Level Up is now in its 8th year. This year's showcase was our first, and it provided a great look at the development community in Ontario. First formed in 2011, the showcase has proven to be a great place for students to show off completed and in progress games and interactive design. Thanks to Level Up, many can see our community at work. The public, Toronto organizations, industry leaders such as AMD, Ubisoft, and Xbox, and media like ourselves get to see the innovations and accomplishments of local educational institutions.
The word of the night seemed to be "co-op", whether it be through the numerous multiplayer games on display or through the spirit of cooperation amongst the schools. Talking with program leaders from Brock University, as well as students and teachers from Sheridan College, the picture of support amongst the schools was an inspiring one. Artists from OCAD aligned with coders from the University of Toronto, numerous teams mingling and looking at each other's work. These scenes helped foster a sense of community that Toronto and the greater Ontario region have achieved over the years, through events and groups like this one, and others like Dames Making Games and The Hand Eye Society.
The variety of games on display was almost mind-boggling, with some games reaching into an homage to popular titles, some games exploring the new field of VR, and some drawing an audience for their unique perspectives.
I had the pleasure of playing games, and speaking with their teams. A few stood out to me, and their developers and their development progress are ones to keep an eye on.
Oddbird Studios / Super Random Heroes
These developers took home "Best Overall" at last night's showing, and for good reason. The unique art style and humorous premise easily stood out in the crowd. Their initial release, Arrow Heads was a good first look at what they could do, and their newest game looks to be an even stronger premise wrapped up in an incredibly charming style. The game's hook of hilarious superpowers and combining their effects with one another is unique. The game felt incredibly polished and wouldn't have felt out of place at a PAX or even E3. This studio and this game are one to keep an eye on!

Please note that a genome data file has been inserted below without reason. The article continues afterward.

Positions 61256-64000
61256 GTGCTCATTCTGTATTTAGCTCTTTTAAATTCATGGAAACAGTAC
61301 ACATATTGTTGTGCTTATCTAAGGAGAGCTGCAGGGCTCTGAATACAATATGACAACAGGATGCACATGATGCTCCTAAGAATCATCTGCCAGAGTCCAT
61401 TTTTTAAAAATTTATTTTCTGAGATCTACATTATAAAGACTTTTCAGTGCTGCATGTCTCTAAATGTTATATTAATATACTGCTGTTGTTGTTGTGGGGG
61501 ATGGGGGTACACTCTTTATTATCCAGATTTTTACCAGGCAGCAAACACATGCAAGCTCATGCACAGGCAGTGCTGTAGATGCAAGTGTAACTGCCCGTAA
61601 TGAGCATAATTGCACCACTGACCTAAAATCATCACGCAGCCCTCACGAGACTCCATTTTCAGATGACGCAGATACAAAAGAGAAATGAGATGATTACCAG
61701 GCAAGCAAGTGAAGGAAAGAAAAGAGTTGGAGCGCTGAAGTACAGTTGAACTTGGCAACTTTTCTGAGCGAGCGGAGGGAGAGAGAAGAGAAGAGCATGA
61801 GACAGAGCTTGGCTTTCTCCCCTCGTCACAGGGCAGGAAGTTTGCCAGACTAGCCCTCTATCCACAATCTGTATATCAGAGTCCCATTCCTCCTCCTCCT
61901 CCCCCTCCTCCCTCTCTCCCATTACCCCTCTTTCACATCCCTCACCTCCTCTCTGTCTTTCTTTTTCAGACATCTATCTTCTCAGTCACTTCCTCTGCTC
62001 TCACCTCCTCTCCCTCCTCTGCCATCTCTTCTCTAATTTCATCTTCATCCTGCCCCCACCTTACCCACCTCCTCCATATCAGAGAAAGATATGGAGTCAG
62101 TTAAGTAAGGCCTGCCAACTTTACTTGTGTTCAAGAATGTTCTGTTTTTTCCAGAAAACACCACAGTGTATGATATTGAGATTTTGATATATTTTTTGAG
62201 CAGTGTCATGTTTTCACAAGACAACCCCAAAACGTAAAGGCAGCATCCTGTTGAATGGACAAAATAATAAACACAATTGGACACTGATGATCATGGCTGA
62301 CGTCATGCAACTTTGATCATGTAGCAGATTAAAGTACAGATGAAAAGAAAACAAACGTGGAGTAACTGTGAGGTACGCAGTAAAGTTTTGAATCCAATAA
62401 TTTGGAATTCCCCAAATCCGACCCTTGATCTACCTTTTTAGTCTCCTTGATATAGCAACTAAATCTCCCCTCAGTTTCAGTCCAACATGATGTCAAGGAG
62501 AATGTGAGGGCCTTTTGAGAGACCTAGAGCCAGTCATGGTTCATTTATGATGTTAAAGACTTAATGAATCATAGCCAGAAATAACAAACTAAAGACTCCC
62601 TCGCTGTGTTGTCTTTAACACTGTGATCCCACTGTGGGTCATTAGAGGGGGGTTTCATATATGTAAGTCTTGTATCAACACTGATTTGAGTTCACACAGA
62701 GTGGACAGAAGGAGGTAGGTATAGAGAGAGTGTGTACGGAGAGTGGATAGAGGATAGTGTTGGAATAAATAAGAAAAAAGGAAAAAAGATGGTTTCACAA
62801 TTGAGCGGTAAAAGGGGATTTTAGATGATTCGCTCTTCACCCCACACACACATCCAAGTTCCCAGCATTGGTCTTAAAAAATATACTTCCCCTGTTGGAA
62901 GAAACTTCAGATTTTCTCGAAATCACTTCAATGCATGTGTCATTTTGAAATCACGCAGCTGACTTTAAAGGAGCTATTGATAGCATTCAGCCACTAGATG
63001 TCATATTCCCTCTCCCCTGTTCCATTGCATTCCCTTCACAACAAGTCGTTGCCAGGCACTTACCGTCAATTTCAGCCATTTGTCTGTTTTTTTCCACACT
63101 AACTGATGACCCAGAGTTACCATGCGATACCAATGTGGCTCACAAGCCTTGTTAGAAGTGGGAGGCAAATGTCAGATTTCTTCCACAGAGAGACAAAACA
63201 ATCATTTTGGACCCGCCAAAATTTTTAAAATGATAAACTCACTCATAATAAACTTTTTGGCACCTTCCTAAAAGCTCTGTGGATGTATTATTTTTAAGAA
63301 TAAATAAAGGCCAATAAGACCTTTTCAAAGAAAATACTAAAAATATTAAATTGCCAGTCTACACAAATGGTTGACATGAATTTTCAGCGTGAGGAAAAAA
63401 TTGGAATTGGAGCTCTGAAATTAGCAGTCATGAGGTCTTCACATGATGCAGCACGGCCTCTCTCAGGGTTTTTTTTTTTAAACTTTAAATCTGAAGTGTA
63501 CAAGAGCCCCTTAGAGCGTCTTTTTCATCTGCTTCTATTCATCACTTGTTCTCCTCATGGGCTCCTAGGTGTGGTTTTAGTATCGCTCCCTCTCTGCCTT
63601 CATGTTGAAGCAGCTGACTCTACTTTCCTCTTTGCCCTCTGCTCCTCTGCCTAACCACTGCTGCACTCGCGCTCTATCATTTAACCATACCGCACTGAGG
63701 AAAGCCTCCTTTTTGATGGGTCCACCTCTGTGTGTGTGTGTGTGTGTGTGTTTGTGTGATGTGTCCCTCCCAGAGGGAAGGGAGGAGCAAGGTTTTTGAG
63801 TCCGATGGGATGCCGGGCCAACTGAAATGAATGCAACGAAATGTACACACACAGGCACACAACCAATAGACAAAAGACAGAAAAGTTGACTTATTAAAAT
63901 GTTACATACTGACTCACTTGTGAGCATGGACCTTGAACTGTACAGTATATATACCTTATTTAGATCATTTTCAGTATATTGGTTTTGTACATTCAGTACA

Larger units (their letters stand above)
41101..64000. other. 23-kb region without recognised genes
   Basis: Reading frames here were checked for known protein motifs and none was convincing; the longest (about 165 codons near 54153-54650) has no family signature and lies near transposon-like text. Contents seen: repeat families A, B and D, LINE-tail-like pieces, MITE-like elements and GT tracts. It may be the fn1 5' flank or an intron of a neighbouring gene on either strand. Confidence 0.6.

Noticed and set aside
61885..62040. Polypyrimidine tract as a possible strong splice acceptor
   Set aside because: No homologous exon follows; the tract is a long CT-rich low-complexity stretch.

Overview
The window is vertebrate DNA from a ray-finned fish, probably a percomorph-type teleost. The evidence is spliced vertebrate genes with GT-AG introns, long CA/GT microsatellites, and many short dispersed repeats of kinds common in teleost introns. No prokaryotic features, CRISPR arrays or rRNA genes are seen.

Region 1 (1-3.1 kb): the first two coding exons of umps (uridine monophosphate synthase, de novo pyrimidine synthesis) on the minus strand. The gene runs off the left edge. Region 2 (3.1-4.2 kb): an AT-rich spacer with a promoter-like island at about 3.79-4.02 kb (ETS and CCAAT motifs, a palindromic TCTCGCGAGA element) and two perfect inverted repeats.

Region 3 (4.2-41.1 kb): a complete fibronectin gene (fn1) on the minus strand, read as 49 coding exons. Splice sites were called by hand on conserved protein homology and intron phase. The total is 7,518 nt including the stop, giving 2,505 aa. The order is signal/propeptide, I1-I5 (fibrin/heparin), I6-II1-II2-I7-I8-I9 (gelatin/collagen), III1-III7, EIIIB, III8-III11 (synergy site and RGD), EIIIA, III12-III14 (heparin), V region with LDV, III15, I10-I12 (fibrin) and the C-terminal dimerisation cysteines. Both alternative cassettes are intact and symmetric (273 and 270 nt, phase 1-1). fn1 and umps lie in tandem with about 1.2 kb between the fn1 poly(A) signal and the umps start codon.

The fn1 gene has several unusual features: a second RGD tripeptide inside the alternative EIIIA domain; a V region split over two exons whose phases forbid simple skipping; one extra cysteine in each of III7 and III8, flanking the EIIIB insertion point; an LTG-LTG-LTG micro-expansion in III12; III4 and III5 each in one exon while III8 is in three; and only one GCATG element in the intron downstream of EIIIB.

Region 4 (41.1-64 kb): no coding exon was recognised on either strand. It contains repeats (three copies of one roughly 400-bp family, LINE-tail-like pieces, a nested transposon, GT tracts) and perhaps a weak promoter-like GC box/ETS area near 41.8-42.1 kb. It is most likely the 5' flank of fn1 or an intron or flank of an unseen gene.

Second Wind Studios / Project Verne
Easily one of the standouts of the VR projects, Project Verne tasks the player with discovering new and incredible creatures and places all within the framework of Jules Verne. The demo I saw had the player underwater, which might cause some people discomfort, but looked to be a great concept that was reminiscent of I Expect You to Die, a game the team cites as inspiration. The other impressive part: the speed at which the demo was made as the team was a late addition Level Up's line up.
Ryan Mason / That Night
When you saw it, it stood out. The multiple old CRTs piled up beside each other, static and a quiet hum resonating through the crowd. That Night called for the player to cross across multiple screens on their adventure, connecting them in an analog way not seen before. Talking to Ryan, he spoke of a want to have his Steam library feel more concrete, and spoke a world where indie games were shown on a TV network, to be recorded to VHS tapes and played back later. A world where the analog still reigned supreme. His game, and his display, live in that world and are so unique for it. My concern is how to capture that feel beyond the TV landscape he made, and translate that analogue dream to our digital present.
Patchwork Games / Godsend
A puzzle platformer with a twist, as the way forward is found within your enemies! A unique concept that felt fun to play, and fun to puzzle out. Creating an interesting game demo and having it be fun within moments of grabbing a controller, especially during a busy event is hard but Godsend proved to be up to the task. I took no hints from the developer leading my demo (shoutout to Coley!) and so I had a real sense of accomplishment finding all the shrines, though my time could have used some work. I fell an embarassing amount.
UofT & OCAD / Viewpoint
At first glance, it reminds you of Fez, and that is almost all you need to know about Viewpoint. A game about shifting perspectives, I was immediately impressed with the design and the puzzles of the game. It wears its inspirations on its sleeve but doesn't falter in the homage. The music and sound design were great as well, thanks to composer Fellip Tellez.
Additional games or teams to watch: Radio Violence (No Sleep), Stop Running! (4M), Plastic Rounds, Jetswap, Noble Sin
Thanks again to Level Up, the Design Exchange, and the event’s various sponsors! It is such an important event for the community and it was a pleasure to attend.
Growing up in a small town, going to school for graphic and web design and finally moving to Toronto, Colin began to look for a new project and landed on Third Person. He has always had a passion for video games and finally decided to do something about it. Inspired by websites like Giant Bomb, Polygon, and Waypoint, Colin has founded Third Person with the intent of covering games using a mix of the old and the new.
Colin loves to dive into RPGs of all kinds, exploring their worlds and developing his character. Well-crafted stories draw him in too, and he is always on the lookout for a new adventure.
When he's not spending a billion years in a game's character creator, he can be found behind his camera, reading comic books or probably sleeping.
Some of his favorite games: Dragon's Dogma: Dark Arisen, Alpha Protocol, Mass Effect, Overwatch, Life is Strange, Persona 4